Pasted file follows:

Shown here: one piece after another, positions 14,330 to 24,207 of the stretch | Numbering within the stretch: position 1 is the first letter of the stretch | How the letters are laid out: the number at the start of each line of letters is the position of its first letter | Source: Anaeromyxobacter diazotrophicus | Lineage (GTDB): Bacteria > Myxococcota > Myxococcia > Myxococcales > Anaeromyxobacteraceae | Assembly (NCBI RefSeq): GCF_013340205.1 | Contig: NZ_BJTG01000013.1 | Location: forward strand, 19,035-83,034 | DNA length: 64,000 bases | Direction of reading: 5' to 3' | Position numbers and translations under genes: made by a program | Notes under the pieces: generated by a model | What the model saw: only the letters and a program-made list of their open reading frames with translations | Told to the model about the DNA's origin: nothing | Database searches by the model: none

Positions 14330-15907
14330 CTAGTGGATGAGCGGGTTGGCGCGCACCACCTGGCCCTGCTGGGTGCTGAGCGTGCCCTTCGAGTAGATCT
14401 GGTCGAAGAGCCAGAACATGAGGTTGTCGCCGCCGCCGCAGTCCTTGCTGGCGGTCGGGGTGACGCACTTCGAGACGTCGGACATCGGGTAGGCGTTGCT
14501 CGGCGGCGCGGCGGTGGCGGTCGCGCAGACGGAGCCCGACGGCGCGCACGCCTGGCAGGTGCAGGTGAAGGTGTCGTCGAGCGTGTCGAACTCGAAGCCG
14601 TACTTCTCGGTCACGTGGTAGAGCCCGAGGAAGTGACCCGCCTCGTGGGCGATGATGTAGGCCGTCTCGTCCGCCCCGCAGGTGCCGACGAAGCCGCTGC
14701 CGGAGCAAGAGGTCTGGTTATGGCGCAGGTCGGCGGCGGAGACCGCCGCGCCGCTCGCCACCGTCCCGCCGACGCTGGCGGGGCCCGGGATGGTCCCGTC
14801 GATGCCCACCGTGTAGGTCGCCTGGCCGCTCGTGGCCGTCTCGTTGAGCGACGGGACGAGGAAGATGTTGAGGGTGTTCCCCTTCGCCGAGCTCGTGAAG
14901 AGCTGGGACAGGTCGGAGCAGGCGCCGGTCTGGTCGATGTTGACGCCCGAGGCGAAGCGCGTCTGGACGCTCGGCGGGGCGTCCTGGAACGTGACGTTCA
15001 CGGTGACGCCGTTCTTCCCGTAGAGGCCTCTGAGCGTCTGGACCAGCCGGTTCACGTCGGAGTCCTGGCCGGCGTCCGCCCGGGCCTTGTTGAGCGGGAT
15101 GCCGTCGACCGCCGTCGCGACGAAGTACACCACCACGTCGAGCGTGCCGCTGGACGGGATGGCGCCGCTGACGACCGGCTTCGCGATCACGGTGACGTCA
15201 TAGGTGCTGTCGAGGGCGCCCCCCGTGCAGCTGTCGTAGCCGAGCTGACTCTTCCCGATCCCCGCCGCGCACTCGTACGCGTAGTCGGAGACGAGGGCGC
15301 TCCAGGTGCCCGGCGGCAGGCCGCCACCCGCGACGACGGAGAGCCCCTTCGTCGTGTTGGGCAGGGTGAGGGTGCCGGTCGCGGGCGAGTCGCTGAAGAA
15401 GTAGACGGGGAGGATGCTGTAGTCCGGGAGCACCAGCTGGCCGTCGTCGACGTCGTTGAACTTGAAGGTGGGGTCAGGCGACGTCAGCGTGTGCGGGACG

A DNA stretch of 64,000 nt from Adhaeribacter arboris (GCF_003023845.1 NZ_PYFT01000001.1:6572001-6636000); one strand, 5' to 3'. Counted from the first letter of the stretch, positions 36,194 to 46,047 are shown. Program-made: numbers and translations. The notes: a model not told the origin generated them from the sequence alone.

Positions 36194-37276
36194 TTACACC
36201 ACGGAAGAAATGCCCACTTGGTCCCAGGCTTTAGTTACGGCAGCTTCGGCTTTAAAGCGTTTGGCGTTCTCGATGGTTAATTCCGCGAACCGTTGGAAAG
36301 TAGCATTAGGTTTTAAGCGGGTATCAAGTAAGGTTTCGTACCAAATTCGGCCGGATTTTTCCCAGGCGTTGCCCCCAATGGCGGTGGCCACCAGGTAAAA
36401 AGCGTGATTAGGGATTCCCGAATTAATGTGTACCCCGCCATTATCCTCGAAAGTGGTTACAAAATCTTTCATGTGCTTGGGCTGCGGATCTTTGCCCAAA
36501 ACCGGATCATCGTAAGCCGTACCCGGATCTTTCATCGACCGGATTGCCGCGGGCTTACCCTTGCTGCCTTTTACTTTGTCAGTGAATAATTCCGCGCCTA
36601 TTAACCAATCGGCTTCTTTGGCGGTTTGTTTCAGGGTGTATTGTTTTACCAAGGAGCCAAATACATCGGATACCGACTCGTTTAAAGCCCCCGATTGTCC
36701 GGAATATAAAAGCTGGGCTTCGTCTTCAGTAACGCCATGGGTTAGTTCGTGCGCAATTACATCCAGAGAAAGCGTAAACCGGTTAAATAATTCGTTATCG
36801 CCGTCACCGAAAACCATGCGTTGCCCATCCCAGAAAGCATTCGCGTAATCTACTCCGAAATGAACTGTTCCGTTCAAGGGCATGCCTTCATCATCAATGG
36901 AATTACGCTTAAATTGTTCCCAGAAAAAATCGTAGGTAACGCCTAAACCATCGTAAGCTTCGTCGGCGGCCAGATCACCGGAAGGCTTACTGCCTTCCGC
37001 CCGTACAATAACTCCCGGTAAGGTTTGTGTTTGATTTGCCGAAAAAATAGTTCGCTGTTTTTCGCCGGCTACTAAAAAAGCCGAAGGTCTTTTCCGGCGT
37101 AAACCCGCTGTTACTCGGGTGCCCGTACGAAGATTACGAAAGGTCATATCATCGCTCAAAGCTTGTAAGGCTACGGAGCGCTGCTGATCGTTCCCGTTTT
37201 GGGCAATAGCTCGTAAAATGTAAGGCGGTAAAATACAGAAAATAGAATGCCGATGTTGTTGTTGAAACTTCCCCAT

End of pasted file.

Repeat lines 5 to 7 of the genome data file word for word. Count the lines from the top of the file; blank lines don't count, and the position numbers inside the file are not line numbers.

14501 CGGCGGCGCGGCGGTGGCGGTCGCGCAGACGGAGCCCGACGGCGCGCACGCCTGGCAGGTGCAGGTGAAGGTGTCGTCGAGCGTGTCGAACTCGAAGCCG
14601 TACTTCTCGGTCACGTGGTAGAGCCCGAGGAAGTGACCCGCCTCGTGGGCGATGATGTAGGCCGTCTCGTCCGCCCCGCAGGTGCCGACGAAGCCGCTGC
14701 CGGAGCAAGAGGTCTGGTTATGGCGCAGGTCGGCGGCGGAGACCGCCGCGCCGCTCGCCACCGTCCCGCCGACGCTGGCGGGGCCCGGGATGGTCCCGTC